BPA Fish and Wildlife FY 1997 Proposal
Section 1. Administrative
Section 2. Narrative
Section 3. Budget
see CBFWA and BPA funding recommendations
Title of project
Grande Ronde Model Watershed - Admin/Impl./Research
BPA project number 9202601
Business name of agency, institution or organization requesting funding
Sponsor type OR-Model Watershed
Proposal contact person or principal investigator
|Mailing address||Grande Ronde Model Watershed
10901 Island Avenue
La Grande, OR 97850
BPA technical contact Mark Shaw, EWP 503/230-5239
Biological opinion ID None
NWPPC Program number 7.7B.1
Project will continue coordinating, planning, and implementing habitat restoration in T&E chinook and steelhead streams and building community-wide participation in watershed restoration among the diverse interests of the Grande Ronde basin; developing innovative ideas in watershed planning; seminars for stakeholders; facilitate interagency cooperation in habitat restoration.
Project start year 1992 End year Ongoing
Start of operation and/or maintenance
Project development phase Planning
9402700 Grande Ronde Model Watershed Habitat Projects - represents the project implementation portion of the GRMWP. It covers implementation costs only, and does not include the project development/planning, coordination, technical support, or management, these costs are covered under this project.
9403900 Wallowa Basin Project - provides technical support from the Nez Perce Tribe in subbasin plans, project development, and coordination with tribal priorities for restoration activities.
8402500 Joseph Creek, Grande Ronde River, Oregon (ODFW) - involves partnership efforts with Oregon Department of Fish and Wildlife; ODFW representatives serve on the model watershed technical committee and the Board of Directors, they are an integral part of project planning and development; the GRMWP also utilizes ODFW expertise in the Grande Ronde Ecosystem Diagnosis and Treatment study. Working together toward restoration efforts has enhanced opportunities for both groups.
9403000 RASP in Grande Ronde basin - Grande Ronde Ecosystem Diagnosis and Treatment study to provide a science-based planning process that incorporates local values and objectives, utilizes a patient-template with chinook as the diagnostic species to analyze watershed condition, to identify, analyze, and prioritize restoration alternatives, and implement selected actions.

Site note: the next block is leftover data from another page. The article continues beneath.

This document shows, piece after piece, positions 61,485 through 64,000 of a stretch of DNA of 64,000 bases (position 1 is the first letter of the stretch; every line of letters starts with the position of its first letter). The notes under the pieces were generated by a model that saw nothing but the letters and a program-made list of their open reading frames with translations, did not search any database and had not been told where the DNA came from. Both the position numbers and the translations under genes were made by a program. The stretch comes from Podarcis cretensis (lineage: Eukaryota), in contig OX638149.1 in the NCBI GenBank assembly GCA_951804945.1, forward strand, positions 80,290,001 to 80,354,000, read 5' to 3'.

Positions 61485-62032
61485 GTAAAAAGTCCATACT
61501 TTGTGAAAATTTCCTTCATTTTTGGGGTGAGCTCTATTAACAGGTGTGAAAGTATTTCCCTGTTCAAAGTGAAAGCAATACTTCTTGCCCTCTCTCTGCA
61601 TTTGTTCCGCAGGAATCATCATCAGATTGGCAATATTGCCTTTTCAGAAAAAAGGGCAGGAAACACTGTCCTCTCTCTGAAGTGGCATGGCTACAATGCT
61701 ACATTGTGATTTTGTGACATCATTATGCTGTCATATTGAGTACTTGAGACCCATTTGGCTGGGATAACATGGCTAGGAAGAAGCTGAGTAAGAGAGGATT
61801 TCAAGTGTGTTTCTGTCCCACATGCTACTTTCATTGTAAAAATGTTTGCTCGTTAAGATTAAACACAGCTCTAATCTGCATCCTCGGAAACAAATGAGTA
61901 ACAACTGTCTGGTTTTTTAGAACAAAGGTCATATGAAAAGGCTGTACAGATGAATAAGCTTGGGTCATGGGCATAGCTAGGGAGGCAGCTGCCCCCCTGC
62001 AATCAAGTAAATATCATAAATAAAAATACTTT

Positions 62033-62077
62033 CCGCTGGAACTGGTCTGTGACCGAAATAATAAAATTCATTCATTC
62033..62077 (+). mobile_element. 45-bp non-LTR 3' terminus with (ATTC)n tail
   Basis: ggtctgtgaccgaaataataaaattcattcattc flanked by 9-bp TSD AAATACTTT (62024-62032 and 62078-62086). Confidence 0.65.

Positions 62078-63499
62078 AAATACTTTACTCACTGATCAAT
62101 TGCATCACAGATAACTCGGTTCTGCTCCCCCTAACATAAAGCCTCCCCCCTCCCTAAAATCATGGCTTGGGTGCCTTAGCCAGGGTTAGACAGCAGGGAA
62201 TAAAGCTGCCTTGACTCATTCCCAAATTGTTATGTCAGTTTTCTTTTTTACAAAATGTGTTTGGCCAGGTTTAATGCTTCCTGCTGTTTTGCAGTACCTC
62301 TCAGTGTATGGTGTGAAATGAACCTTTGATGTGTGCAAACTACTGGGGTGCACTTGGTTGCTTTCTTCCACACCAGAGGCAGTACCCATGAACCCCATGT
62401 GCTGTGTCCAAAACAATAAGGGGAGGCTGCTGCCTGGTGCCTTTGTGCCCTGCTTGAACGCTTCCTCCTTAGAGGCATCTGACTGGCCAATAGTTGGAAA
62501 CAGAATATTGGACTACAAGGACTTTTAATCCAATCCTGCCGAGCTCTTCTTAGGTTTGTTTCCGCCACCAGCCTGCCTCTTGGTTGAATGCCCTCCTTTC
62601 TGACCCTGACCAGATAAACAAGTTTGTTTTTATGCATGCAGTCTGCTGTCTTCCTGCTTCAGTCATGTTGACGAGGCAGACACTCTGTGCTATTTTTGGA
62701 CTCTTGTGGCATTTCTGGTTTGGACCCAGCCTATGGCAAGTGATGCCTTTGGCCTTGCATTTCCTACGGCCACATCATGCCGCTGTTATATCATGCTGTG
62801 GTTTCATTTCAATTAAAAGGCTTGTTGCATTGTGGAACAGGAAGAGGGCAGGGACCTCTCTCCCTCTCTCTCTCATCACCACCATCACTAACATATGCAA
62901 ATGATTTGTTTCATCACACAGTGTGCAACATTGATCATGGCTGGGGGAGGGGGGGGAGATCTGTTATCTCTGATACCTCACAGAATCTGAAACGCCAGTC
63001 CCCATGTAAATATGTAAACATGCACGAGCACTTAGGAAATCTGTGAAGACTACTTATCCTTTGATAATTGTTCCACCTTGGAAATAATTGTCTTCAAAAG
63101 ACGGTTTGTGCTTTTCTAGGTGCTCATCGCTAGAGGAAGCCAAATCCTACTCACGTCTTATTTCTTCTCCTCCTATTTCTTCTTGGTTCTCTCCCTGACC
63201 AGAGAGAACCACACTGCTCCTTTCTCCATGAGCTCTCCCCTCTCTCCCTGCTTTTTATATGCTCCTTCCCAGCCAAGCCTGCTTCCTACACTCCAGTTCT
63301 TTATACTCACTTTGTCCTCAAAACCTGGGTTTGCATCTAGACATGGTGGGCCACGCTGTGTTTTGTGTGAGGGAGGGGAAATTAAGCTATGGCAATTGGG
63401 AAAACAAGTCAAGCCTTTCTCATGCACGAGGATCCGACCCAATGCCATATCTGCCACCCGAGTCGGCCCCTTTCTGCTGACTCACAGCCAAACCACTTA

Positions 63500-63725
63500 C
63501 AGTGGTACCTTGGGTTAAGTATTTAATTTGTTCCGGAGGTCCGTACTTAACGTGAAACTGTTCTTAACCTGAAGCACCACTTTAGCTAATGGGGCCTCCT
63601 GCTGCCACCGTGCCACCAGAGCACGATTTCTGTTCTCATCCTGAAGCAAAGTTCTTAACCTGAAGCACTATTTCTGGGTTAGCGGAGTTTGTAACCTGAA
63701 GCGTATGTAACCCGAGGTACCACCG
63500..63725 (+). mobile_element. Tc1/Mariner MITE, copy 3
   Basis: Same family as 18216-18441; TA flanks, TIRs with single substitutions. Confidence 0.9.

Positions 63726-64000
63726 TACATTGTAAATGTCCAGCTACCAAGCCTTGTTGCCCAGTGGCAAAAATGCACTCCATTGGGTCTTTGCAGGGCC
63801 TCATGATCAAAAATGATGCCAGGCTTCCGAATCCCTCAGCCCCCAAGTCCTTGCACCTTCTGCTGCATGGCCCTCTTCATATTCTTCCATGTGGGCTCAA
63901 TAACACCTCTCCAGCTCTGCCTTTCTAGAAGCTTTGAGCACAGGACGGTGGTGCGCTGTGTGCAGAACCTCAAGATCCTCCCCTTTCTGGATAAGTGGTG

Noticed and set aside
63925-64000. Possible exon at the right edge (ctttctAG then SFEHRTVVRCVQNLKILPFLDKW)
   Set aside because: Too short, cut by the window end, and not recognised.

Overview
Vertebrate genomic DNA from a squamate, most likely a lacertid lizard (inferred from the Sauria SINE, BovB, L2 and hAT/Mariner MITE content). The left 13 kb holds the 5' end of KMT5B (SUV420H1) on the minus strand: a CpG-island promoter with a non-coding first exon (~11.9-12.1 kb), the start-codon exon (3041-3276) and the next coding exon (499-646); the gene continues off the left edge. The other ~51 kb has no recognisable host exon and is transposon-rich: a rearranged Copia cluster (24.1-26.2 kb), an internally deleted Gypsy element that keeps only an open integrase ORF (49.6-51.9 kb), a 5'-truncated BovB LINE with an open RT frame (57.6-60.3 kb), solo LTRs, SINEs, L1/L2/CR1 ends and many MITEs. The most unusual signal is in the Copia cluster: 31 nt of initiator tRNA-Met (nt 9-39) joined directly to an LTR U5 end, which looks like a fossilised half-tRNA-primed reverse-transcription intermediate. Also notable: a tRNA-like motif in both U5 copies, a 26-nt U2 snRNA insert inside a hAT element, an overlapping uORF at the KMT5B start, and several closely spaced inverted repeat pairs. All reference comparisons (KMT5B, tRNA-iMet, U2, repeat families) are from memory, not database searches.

Beginning the Program:
In April 1992, the Commissions from Union and Wallowa Counties determined that a grass-roots, locally based effort working to coordinate existing local, state and federal programs could effectively maintain, enhance, and restore the watershed. Joining this effort, the Northwest Power Planning Council selected the Grande Ronde basin as a model for the state of Oregon, and the Governor's office through the Strategic Water Management Group certified the program. BPA and others have cost-shared to provide funding. This endeavor covers the Blue Mountain region of northeastern Oregon, 5,265 square miles, 280 streams and rivers containing 2,600 miles of fisheries, with landownership being 65% public and 35% private.
Board, Subbasin Groups, Technical Committee:
The Board of Directors represents a diverse group of interests with the common vision of a healthy watershed. Participants include stock-growers, farmers, Native American tribes, environmental groups, elected officials, and public lands, community, forestry, and fish & wildlife representatives. Initial tasks and accomplishments included creating partnerships and developing missions, goals, and objectives.
Each respective county appointed subbasin groups to coordinate with the GRMWP and focus specifically on issues pertinent to that county. A member of each group serves as ad hoc on the Board of Directors to provide a liaison role and aid in communication, transfer requests for project decision and action, and support activities.
A technical committee was formed consisting of biologists, hydrologists, a soil scientist, and other resource specialists to advise and provide recommendations to the Board on planning direction, technical issues, and to review and evaluate project proposals for technical merit and adequacy. Local agency staffs, the tribes, and private individuals with technical expertise are playing a crucial, key role in the model watershed process in serving on this committee. This committee is an effective means for ensuring cooperation and coordination among agencies and the various projects and activities in the basin.
Scientific Input/Writing a Plan: